Quonsetâ€™s Lead in Renewables Shows Potential for Infrastructure Bank
June 11, 2015 - Rhode Island
Many of Quonset's tenants are expanding upon that success by promoting sustainable energy development, including several solar panel arrays, within tenant-occupied parcels. These types of sustainable energy improvements, and the construction jobs they generate, are what my office plans to replicate and expand across the state.
Article 24 in the governor's budget, developed by our office, calls for the creation of the Rhode Island Infrastructure Bank, which will put Rhode Islanders back to work on energy efficiency and renewable projects across our state. The Infrastructure Bank will be an expansion and re-branding of the Rhode Island Clean Water Finance Agency (CWFA) - an agency that provides financing tools to municipalities - adding new, energy-related programs to the agency's existing set of functions. These new programs include a Property Assessed Clean Energy (PACE) program, which will provide financing for energy efficiency and renewable energy retrofits to residential and commercial properties; and an Efficient Buildings Fund, which will provide loans to municipalities seeking to make deep energy retrofits to public building stock.
This proposal aims to address two conditions that continue to plague Rhode Island: high unemployment, especially in the building and construction trades, and rising energy costs. Rhode Island lost 40,000 jobs during the recession, and we have since gained fewer than 25,000 jobs back. Of the 11,000 construction jobs lost, Rhode Island has gained back fewer than 5,000. Meanwhile, our state's unemployment rate remains among the highest in the country. We must embrace bold new ideas that will get Rhode Islanders back to work.
At the same time, our state is weighed down by high energy costs. As of March, the average cost of electricity for commercial users in Rhode Island was the second highest of any state, and a whopping 77.3% higher than the national average. This is not just a problem for businesses and homeowners, but also for our cities and towns - the Office of Energy Resources estimates that collectively, Rhode Island municipalities spend more than $50 million annually on electricity.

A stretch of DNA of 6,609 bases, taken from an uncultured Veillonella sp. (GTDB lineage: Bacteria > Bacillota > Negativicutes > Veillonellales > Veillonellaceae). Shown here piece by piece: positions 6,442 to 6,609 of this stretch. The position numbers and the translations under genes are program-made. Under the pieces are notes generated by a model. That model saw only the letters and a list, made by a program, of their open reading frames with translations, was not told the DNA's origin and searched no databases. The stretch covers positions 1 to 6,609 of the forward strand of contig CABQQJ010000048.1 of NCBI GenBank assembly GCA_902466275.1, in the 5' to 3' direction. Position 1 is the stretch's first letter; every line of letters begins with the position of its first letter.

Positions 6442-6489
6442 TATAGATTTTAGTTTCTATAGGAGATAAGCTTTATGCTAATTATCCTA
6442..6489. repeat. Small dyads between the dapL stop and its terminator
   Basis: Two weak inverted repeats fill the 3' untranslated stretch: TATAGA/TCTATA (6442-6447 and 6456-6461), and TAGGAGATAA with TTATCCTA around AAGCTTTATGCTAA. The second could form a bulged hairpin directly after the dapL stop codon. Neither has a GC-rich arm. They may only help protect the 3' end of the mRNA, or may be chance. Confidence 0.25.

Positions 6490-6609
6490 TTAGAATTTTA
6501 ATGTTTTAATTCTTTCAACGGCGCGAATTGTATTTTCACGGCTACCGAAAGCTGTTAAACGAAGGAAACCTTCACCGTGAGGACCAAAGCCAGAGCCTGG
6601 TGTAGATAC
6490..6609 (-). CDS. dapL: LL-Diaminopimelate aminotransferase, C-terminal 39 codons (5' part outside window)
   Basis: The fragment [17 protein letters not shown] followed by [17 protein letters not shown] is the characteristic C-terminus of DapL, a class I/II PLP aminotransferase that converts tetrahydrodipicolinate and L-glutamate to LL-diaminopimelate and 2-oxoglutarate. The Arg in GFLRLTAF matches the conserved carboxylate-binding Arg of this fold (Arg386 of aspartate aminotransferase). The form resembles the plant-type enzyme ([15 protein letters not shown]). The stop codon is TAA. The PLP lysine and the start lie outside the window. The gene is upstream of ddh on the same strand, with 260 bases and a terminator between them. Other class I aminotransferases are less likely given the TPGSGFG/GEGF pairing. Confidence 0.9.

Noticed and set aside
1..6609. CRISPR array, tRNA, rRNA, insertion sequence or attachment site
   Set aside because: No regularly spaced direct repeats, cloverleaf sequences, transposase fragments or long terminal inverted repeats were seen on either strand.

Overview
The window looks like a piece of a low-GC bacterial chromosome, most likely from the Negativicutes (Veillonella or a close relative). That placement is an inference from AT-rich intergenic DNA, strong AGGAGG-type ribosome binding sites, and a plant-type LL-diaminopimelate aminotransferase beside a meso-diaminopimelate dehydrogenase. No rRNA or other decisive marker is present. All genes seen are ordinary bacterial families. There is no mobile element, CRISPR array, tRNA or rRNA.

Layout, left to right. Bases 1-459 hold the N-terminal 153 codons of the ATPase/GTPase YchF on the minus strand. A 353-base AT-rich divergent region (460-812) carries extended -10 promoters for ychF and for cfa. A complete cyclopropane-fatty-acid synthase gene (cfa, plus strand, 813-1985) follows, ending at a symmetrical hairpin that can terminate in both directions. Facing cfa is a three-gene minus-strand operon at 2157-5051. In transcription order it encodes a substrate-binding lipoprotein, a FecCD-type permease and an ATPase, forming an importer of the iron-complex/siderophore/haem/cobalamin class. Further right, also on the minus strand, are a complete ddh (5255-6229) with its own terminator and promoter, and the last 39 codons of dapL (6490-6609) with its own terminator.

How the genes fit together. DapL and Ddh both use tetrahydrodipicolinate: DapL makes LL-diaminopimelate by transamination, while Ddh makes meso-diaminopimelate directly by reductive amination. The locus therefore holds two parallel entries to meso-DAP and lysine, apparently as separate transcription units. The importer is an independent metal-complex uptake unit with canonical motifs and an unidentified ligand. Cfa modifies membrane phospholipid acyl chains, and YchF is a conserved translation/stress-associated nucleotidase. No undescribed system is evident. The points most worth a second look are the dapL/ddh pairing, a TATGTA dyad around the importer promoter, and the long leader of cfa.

The Rhode Island Infrastructure Bank will address these challenges with innovative financing methods to invest state, federal and private dollars in energy efficiency and renewable projects. The PACE program will provide affordable bank loans for energy upgrades to residential and commercial buildings that would allow building owners to realize net energy savings right away. Connecticut's commercial PACE program facilitated more than $20 million in PACE loans in its first year. As described previously in this journal, affordable financing for energy investments in Connecticut has resulted in increases in appraised value of commercial properties and annual energy savings of between 20 and 90%. There's no reason Rhode Island commercial property owners cannot enjoy the same benefits.
The economic benefits of investing in energy efficiency are significant. Every dollar a business saves on energy costs can be redirected to expanding operations and hiring more employees. Every dollar a city or town saves on energy can be put toward rebuilding our state's roads and bridges, educating our workforce or providing tax relief.
As treasurer, I am determined to promote initiatives that will spur economic growth in Rhode Island. One such initiative is budget Article 24, establishing the Rhode Island Infrastructure Bank. This initiative, can help build upon the renewable successes already seen at Quonset and promote business growth through energy efficiency. I commend the leadership of the QDC for creating a climate for these types of renewable energy projects, and look forward to continuing to work with them and all Rhode Islanders to build a vibrant and sustainable economy.
Seth Magaziner is the general treasurer of Rhode Island